Pay for play: While we're talking about college sports, let's take a moment to discuss the latest effort by the NCAA, which would give college athletes up to $2,000 a year for cost-of-living expenses, in addition to their scholarship.
In short, this is a ridiculous proposition. College athletes do have extra pressure on them. They do have to juggle practice, play and class. Most students don't have to deal with such issues.
But at the same time, most college kids also don't have the luxury of having their tuition, books, housing and meals provided for them. They, or their parents, have to foot the bill.
If college athletes are going to get money to live on, then when will schools knock two grand off the ever-growing cost of tuition for those paying their own way? When will ticket prices be slashed for those students who pay to go watch their classmates play?
The purpose of college athletics needs to be redefined. If you're going to pay players, then it's time to close up shop, let the pros take over and retool college athletics as a de facto minor league.
So no, while athletes do have a lot expected of them, paying them even the most miniscule of benefits is an absurd idea. The kids in D-II and D-III seem to make it work, those competing at the D-I level should find a way to do so, too.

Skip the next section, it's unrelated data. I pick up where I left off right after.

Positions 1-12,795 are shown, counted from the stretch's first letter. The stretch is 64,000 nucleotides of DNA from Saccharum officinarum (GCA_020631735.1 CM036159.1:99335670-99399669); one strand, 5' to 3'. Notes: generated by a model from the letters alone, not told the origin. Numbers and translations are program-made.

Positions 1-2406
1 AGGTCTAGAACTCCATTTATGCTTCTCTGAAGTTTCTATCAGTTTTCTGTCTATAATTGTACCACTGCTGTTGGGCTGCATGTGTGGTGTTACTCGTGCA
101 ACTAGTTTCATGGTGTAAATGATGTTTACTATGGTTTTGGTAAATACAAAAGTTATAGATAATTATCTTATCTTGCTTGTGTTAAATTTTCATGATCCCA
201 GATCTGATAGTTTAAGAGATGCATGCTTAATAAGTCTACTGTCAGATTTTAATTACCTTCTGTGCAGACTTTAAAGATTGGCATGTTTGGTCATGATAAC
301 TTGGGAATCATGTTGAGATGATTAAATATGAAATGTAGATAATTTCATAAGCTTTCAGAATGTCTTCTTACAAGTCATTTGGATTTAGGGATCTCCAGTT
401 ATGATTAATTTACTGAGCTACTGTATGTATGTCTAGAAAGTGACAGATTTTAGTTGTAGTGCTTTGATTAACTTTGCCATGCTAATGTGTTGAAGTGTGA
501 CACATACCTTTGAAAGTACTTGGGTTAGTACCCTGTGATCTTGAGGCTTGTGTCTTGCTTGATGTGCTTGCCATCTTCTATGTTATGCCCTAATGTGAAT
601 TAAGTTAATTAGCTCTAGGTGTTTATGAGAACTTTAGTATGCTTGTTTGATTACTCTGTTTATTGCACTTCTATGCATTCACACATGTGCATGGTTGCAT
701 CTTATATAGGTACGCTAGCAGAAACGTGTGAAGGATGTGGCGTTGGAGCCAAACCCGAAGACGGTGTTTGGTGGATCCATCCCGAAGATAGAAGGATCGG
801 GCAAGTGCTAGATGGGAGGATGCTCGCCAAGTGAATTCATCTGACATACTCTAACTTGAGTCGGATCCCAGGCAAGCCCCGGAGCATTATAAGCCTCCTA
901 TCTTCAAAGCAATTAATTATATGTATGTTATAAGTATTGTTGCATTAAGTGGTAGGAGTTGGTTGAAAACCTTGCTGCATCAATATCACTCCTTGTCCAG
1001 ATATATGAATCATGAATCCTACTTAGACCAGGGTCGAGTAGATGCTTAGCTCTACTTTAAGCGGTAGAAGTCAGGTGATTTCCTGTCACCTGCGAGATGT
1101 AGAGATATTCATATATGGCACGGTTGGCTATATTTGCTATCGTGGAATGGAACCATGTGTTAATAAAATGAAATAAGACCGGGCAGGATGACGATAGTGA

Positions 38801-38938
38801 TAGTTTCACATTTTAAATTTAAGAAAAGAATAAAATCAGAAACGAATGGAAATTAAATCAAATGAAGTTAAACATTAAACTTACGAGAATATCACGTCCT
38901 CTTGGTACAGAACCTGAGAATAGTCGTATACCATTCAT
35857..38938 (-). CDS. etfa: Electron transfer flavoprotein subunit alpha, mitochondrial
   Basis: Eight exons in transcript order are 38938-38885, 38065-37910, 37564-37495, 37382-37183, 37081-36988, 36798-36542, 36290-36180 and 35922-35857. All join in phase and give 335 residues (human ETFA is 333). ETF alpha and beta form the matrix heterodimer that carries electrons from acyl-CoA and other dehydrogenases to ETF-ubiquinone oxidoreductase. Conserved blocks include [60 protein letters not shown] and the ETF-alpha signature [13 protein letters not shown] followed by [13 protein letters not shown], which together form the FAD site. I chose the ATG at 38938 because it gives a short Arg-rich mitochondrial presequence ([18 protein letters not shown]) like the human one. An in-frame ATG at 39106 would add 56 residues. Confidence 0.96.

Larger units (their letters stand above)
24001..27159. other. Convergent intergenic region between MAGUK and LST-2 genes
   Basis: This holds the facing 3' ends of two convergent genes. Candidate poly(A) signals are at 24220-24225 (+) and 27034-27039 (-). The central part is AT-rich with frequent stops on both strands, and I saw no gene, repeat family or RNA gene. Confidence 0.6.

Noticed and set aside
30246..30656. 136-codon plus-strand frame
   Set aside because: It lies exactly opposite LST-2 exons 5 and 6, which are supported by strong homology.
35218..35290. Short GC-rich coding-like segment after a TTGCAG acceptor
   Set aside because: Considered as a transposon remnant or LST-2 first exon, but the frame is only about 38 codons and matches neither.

The clock is ticking: With the World Series over, baseball's offseason free agent circus is officially underway. Teams have a window for exclusive negotiation with their own free agents, and the Brewers are hard at work to see what it would take to keep Prince Fielder in a Milwaukee uniform.
Of course it's no secret that such a scenario is beyond unlikely. Fielder, represented by Scott Boras, is believed to be seeking a contract similar to Adrian Gonzalez's seven-year, $154-million deal with Boston and could see offers approaching the $200 million mark.
Brewers owner Mark Attanasio has said repeatedly that he doesn't plan to sit idly by and just let Fielder walk, but it's highly doubtful that the Brewers, with their limited streams of revenue, will be able to throw around the type of money Fielder and Boras are seeking.
Stranger things have happened in baseball, but prepare yourself for the sight of Fielder in a new uniform next year.
Larry King Lounge: Planking was the rage during the summer but now, Scorecard would like to introduce you to the newest Internet sensation: Tebowing ... It seems beloved Packers quarterback Aaron Rodgers is quite the prankster, especially when it comes to team pictures ... Former Wisconsin hockey coach Jeff Sauer and current UW women's coach Mark Johnson received the Lester Patrick Trophy, presented to those who have given outstanding service to hockey in the United States ... The Brewers have been to the postseason four times in their history and three of those trips ended with losses to the eventual World Champions ... Speaking of the Brewers, Hall of Famer Robin Yount will be on-hand Tuesday when the newest member of the Northwoods League is unveiled at the new baseball facility at Concordia University.